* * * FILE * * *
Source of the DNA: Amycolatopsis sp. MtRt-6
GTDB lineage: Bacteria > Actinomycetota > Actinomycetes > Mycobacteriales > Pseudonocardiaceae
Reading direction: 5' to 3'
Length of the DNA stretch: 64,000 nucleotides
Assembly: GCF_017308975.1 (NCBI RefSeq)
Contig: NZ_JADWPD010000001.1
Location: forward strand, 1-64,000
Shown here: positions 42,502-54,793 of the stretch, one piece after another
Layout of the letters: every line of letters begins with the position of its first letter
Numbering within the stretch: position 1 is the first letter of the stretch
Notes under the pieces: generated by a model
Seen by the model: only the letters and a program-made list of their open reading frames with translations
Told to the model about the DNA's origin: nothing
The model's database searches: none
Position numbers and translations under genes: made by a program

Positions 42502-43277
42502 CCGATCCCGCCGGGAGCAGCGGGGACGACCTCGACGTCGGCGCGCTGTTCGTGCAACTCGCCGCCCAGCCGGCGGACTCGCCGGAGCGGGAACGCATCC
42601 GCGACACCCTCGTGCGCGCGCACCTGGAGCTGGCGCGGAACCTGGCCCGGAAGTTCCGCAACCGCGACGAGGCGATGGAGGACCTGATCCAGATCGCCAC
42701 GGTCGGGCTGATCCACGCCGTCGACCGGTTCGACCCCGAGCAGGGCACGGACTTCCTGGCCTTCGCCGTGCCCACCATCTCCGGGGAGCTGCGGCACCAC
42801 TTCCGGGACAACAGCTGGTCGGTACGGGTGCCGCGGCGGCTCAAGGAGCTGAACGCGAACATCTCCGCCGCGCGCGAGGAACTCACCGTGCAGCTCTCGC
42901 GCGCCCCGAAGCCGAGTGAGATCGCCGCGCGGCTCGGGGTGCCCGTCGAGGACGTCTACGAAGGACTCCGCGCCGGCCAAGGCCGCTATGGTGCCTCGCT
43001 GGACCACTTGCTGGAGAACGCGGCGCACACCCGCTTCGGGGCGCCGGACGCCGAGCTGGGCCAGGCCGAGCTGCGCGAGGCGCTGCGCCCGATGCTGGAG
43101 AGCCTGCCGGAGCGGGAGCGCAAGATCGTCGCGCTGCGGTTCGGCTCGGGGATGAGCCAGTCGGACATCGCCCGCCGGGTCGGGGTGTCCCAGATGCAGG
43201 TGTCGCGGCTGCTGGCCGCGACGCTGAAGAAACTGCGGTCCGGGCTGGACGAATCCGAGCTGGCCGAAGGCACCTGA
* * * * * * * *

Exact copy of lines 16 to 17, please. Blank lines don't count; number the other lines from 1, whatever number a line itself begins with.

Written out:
Positions 42502-43277
42502 CCGATCCCGCCGGGAGCAGCGGGGACGACCTCGACGTCGGCGCGCTGTTCGTGCAACTCGCCGCCCAGCCGGCGGACTCGCCGGAGCGGGAACGCATCC